The dump of tens of thousands of emails from Sony Pictures’ upper ranks, now conveniently indexed on WikiLeaks, lays bare the inner workings of one of the world’s most powerful corporate properties. But it also shows how the rich, powerful, and connected navigate the world: with rolodexes and billfolds of equal thickness.

Newly surfaced emails from Sony Pictures CEO Michael Lynton provide a schematic for how millions of dollars in Adam Sandler grosses can yield immensely preferential treatment for your children, not only providing access to a college admissions process that’s out of reach for virtually all other Americans, but giving them better opportunities both in college and in internships and job opportunities afterward.’

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The Volatility / Quantitative Easing Dance of Doom

Nomi Prins, author of All The Presidents’ Bankers, writes:

The battle between the ‘haves’ and ‘have-nots’ of global financial policy is escalating to the point where the ‘haves’ might start to sweat – a tiny little. This phase of heightened volatility in the markets is a harbinger of the inevitable meltdown that will follow the grand plastering-over of a systemically fraudulent global financial system. It’s like a sputtering gas tank signaling an approach to ‘empty’.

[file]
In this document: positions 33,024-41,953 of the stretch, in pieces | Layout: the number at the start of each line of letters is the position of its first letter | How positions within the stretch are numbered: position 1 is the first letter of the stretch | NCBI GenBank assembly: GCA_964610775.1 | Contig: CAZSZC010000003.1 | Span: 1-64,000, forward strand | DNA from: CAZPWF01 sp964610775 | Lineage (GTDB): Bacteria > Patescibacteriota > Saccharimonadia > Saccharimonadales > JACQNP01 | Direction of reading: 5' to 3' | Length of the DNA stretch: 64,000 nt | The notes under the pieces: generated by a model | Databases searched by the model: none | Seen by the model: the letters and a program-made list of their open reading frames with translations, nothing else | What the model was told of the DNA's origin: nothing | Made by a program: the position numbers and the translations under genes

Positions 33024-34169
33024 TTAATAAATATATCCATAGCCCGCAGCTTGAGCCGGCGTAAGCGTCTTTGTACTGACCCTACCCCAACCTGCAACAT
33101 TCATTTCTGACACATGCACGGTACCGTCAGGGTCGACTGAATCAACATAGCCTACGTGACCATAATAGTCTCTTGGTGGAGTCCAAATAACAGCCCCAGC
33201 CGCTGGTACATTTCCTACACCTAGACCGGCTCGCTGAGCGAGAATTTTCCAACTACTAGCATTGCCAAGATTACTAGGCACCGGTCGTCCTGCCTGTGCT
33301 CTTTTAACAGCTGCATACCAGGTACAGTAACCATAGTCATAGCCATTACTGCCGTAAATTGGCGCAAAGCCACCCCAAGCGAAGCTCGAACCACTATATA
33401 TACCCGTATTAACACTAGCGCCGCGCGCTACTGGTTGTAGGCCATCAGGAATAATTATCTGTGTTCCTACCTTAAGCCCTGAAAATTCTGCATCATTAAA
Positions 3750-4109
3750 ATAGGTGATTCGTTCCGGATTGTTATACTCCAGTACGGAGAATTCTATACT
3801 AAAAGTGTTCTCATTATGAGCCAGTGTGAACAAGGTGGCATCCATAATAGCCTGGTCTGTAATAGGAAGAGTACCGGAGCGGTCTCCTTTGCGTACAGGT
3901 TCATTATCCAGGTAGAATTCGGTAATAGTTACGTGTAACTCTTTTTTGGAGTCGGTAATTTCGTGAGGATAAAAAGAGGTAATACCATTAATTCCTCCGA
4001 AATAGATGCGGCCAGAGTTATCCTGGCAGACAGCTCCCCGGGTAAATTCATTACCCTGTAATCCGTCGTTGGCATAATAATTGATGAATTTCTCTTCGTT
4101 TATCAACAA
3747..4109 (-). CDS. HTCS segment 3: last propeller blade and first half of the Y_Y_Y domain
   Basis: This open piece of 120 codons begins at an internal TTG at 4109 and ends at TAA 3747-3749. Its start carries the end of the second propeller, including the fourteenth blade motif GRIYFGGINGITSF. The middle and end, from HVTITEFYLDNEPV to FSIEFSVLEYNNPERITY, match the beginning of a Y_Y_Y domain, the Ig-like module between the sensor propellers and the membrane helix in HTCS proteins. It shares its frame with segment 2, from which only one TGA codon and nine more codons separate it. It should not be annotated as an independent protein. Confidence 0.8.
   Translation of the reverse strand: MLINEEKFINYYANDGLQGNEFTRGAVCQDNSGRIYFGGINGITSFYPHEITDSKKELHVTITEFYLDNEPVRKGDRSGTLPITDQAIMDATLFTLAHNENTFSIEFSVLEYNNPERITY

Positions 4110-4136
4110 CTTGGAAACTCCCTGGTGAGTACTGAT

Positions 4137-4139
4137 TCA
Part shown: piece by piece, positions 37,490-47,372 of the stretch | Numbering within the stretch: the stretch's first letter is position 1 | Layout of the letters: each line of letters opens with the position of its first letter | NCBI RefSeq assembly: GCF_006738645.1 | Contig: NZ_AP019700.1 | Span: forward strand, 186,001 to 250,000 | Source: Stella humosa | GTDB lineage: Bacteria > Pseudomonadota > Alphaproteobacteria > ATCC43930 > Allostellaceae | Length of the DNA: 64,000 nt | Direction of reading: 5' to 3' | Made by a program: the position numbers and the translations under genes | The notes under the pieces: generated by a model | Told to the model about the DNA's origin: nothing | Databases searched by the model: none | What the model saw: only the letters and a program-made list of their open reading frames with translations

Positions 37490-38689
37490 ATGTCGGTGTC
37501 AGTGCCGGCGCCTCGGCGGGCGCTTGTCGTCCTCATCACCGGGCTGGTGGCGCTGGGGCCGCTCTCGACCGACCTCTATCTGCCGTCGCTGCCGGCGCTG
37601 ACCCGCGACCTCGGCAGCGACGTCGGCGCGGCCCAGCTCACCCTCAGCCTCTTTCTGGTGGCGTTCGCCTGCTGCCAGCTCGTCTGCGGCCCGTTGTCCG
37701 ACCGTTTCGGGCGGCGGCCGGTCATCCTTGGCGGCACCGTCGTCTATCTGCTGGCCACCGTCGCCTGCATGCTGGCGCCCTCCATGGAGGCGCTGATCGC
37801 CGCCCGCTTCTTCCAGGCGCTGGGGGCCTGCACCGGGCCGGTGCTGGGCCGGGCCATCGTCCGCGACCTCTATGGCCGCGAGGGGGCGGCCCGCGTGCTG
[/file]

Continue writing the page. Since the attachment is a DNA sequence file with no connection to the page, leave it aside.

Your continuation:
Obscene amounts of central bank liquidity applauded by government leaders that have protected the political-financial establishment with failed oversight and lack of foresight, have coalesced to form one of the most unequal, unstable economic environments in modern history. The ongoing availability of cheap capital for big bank solvency, growth and leverage purposes, as well as stock and bond market propulsion has fostered a false sense of economic security that bears little resemblance to most personal realities.